Now you just graduated from law school [Loyola University Chicago School of Law, Chicago, Illinois], what was your first job?$$My first job was, the firm was Starke and Anglin [Chicago, Illinois], I believe. There--I was a social worker at the time and I was offered a job, I think, two hundred dollars a month, Golden State insurance company [Golden State Mutual Life Insurance Company] and had a falling out with my supervisor so I quit that job, and I went in this law firm practicing with Starke and Anglin. I was not an employee, you know, I was on my own.$$So you just used their offices as your office?$$Well, there was, was a lawyer there; I shared expenses. They gave me a lower rate. I was, there was--Mary Lou's [Clayter's second wife, Mary Lou Gullatt Clayter] cousin, Adolphus Rivers [D. Adolphus Rivers], was there, as was Thaddeus Rowe [Thaddeus B. Rowe] and so forth. Yeah, so I was sharing expenses and they wised--every time I got a case, I got a, seventy-five dollars was a big fee. If I got seventy-five dollars, they got twenty-five and, yeah. I never had a job as a lawyer, I just practiced law, you know, representing people, representing companies, representing--as they used to say, rabble rousing.$$How did you get your clients?$$I got my clients by hanging out in taverns at night, even though I didn't drink, and I had a couple of people and I got, I guess as a result of my being a social worker, their friends, you know. But mostly I would hang out at these taverns at night, you know.$$So were you doing mostly criminal cases, or criminal and civil?$$Well I did criminal cases, I didn't have an awful lot, then divorce case, I did--I had near enough to do an appellate case. I did my first case, criminal case, second case, I think was, let's see (unclear), I did, called myself doing a divorce. I did a case involving a fight over a water cooler (laughter), it was an icemaker, is one of the, this in the years when they, before they really got popular, they finally came out with the idea of ice cubes. I think so, Harrison versus Crockett [Crockett v. Harrison, 1960] about the ice cooler, yeah, um-hm.$$So there was some kind of damage action?$$It was a civil suit. They were trying, (laughter) they, they had loaned him, they had loaned Crockett [Elzie Crockett] some money. Crockett wasn't too bright. They loaned (unclear) some money and he got, he borrowed some money from a guy named Harrison [Tommy Harrison]. I think money came from Harrison to Crockett and then this credit, by the way, they were trying to take the icemaker and I think they, I think they filed suit on behalf of Harrison, against Crockett, they're trying to use Harrison to get to the icemaker from Crockett.$$And you were representing Crockett?$$Oh yeah, that was my man. He was a ju- jukebox operator so that's how I met him, you know, in the various joints, so to speak, and I had some cases, I don't know how I got 'em. (Pause) Oh lord, lord, the fights that I had to fight.$Well tell us a little about, what were the kind of the facts for the Oak Wood Cemetery case?$$The facts were, it seems to me that I recall, that Cornell [Cornell Davis] had had an eye on these guys and they'd been discriminating forever, and he went there, Cornell, when they sent Cornell--they had a body they wanted to cremate, they sent Cornell there and he approached the people about this cremation, and I think they scheduled the cremation, but Corneal they thought was white. They scheduled the, the cremation, and when the folk got there to do the cremation, they saw they were colored and no way Jose, can't do that, you know, we don't allow, we don't--I've forgotten the exact word, we don't bury Negroes in this cemetery [Oak Woods Cemetery, Chicago, Illinois]. And they said well, don't have a Negro, I've got a non--how did they have that? They thought he had a, in other words, they, they were under the impression that he had a white person, that he was white, and he had a white person he wanted to cremate. They said, "We don't bury 'em, we don't create 'em, we don't cremate them, you have to go somewhere else." Lincoln [Lincoln Cemetery, Chicago, Illinois], I think Lincoln or Burr Oak [Burr Oak Cemetery, Alsip, Illinois] were the two black cemeteries, so to speak, and I think Cornell, he evidently prepared for this 'cause I distinctly remember he had some pennies, he had a jar of pennies that he saved to use for the fee, and once they found out that he was in charge of this committee and the committee had, I don't know, ways and means, is just what it was, committee had some power to cut off some funds, they had to rethink the thing. But in the meantime, I'll never forget this experience. These lawyers had a deposition scheduled--$$These were lawyers for the cemetery?$$Cemetery, they were on the top floor of this building, lavish office, I mean--$$Do you remember the name of the firm?$$(Laughter) No, I don't, and we had a deposition, when they saw me there, they, they evidently didn't realize what was going on. I guess they realized a lawsuit, but they were shocked when they, when I, they saw me there, you know, and we worked things out and they finally gave in. I've forgotten what happened. 'Cause they didn't, the case didn't get much publicity.$$Did it ever go to trial?$$No (simultaneous).$$(Simultaneous) Or was it a settlement?$$There's a lawsuit filed, come to think of it, it was a settlement, not a trial, I don't think there was a trial. I don't remember there being a trial.$$What was the settlement agreement?$$That they would open the facilities to, people no matter what--I don't think they went so far as to say no matter what the ethic, ethnic configuration was. They definitely agreed to handle Negroes (laughter). And stuff, I can't remember. I didn't, I didn't figure, I was talking to my daughter [Ariana Clayter], I didn't figure why, I wondered why we didn't get more publicity about the thing. It seemed like it was just kind of kept undercover. They didn't blast out, say you know, "Well now we're open to Negro applicants and Negro cadav- cadavers," or whatever.$$They kind of wanted to keep it quiet even though they had settled.$$They did, they kept it quiet. There's no television, no radio, no--I don't recall any newspapers, kind of hush-hush.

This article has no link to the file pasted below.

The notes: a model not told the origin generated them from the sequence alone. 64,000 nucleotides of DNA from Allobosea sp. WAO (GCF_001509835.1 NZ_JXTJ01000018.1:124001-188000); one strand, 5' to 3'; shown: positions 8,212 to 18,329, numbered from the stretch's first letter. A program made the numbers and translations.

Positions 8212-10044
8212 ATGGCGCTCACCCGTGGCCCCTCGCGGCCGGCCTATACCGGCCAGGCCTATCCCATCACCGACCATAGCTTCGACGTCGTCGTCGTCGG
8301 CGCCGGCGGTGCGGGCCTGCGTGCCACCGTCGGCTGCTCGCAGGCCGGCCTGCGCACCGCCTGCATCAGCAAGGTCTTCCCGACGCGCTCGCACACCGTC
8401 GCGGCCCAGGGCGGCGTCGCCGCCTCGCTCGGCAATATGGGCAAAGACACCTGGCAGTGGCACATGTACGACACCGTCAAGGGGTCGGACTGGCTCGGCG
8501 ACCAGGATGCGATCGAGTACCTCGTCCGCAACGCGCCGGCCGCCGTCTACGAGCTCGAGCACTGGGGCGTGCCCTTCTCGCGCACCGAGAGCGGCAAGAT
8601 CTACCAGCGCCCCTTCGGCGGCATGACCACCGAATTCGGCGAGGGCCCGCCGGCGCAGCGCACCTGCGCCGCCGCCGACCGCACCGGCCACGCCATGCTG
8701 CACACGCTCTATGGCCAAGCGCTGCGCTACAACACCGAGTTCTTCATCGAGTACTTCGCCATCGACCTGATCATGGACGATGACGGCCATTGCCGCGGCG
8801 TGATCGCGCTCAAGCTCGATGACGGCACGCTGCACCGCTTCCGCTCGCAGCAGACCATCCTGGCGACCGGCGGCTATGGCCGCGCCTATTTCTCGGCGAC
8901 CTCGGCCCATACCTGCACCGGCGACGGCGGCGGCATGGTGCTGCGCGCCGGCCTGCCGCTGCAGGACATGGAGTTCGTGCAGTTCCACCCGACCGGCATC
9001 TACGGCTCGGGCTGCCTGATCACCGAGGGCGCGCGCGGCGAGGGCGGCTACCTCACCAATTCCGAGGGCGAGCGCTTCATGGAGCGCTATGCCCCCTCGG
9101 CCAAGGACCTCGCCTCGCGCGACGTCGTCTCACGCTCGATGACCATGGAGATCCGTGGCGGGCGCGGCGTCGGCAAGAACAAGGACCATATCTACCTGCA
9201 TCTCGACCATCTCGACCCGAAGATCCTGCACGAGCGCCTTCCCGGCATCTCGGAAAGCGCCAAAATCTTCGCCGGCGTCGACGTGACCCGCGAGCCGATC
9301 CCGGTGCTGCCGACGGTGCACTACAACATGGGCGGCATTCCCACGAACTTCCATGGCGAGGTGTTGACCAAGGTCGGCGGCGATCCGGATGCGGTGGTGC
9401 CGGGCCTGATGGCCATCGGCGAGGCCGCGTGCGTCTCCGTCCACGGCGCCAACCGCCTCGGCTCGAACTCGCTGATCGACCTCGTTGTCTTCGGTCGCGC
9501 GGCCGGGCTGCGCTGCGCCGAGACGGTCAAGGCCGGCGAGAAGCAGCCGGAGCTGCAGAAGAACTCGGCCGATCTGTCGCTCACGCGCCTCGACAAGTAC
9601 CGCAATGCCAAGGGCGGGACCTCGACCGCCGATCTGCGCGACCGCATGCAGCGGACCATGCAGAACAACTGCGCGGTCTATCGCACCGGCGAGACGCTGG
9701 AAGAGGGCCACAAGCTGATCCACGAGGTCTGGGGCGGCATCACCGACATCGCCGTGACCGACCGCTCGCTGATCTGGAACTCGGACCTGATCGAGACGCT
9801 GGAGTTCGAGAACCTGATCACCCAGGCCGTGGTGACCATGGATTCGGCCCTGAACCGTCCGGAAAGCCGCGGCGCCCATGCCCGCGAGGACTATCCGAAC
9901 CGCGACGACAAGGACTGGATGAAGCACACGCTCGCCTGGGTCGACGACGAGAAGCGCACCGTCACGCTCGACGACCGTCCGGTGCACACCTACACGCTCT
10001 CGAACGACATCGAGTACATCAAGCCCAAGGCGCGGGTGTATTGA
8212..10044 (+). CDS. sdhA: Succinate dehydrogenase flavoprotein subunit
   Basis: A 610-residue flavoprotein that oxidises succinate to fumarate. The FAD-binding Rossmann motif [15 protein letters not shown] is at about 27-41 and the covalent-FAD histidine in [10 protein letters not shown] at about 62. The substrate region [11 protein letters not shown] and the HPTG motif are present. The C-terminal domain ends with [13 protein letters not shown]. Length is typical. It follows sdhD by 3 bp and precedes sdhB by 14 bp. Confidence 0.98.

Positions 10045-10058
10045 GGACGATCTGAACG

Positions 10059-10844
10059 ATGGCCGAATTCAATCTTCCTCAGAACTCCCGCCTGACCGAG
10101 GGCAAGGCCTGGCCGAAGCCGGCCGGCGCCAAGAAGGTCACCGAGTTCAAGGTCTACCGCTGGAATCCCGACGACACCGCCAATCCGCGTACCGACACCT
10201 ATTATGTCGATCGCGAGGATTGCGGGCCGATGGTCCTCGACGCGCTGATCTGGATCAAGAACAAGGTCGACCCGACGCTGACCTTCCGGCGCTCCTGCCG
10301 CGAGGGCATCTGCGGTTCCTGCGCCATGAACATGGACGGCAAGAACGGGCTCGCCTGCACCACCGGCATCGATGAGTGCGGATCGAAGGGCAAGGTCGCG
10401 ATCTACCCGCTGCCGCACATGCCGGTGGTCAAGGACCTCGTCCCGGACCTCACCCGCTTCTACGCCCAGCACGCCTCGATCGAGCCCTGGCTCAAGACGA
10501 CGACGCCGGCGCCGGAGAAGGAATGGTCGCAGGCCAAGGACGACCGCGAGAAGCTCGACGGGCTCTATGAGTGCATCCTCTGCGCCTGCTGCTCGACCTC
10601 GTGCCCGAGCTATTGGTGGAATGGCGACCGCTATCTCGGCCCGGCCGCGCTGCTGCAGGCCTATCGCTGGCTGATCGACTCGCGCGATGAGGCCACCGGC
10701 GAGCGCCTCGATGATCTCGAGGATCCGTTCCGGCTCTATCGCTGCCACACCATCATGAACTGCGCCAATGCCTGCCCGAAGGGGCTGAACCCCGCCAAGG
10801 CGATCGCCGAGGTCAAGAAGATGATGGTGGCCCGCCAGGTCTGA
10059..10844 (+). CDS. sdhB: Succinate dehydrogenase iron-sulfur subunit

Demetrius Carney